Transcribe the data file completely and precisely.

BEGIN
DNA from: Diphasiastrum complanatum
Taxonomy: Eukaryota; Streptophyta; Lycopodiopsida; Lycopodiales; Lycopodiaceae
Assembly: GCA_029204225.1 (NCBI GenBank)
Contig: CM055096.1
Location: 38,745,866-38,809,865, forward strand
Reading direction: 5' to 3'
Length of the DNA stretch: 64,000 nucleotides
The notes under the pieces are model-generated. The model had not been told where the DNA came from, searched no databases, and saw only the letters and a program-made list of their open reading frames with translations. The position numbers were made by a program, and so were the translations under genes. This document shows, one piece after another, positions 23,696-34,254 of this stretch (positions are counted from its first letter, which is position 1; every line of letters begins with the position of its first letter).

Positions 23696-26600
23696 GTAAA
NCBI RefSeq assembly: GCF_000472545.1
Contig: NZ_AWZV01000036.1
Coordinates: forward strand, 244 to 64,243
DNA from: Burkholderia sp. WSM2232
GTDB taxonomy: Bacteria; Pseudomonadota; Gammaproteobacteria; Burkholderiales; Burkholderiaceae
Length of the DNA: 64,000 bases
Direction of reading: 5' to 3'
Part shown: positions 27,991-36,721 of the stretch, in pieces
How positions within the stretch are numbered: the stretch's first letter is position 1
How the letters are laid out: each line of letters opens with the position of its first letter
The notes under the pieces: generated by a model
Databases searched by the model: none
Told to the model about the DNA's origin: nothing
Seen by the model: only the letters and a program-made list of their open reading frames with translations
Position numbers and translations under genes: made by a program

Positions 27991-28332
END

DNA from: Diphasiastrum complanatum
Taxonomy: Eukaryota; Streptophyta; Lycopodiopsida; Lycopodiales; Lycopodiaceae
Assembly: GCA_029204225.1 (NCBI GenBank)
Contig: CM055096.1
Location: 38,745,866-38,809,865, forward strand
Reading direction: 5' to 3'
Length of the DNA stretch: 64,000 nucleotides
The notes under the pieces are model-generated. The model had not been told where the DNA came from, searched no databases, and saw only the letters and a program-made list of their open reading frames with translations. The position numbers were made by a program, and so were the translations under genes. This document shows, one piece after another, positions 23,696-34,254 of this stretch (positions are counted from its first letter, which is position 1; every line of letters begins with the position of its first letter).

Positions 23696-26600
23696 GTAAA
NCBI RefSeq assembly: GCF_000472545.1
Contig: NZ_AWZV01000036.1
Coordinates: forward strand, 244 to 64,243
DNA from: Burkholderia sp. WSM2232
GTDB taxonomy: Bacteria; Pseudomonadota; Gammaproteobacteria; Burkholderiales; Burkholderiaceae
Length of the DNA: 64,000 bases
Direction of reading: 5' to 3'
Part shown: positions 27,991-36,721 of the stretch, in pieces
How positions within the stretch are numbered: the stretch's first letter is position 1
How the letters are laid out: each line of letters opens with the position of its first letter
The notes under the pieces: generated by a model
Databases searched by the model: none
Told to the model about the DNA's origin: nothing
Seen by the model: only the letters and a program-made list of their open reading frames with translations
Position numbers and translations under genes: made by a program

Positions 27991-28332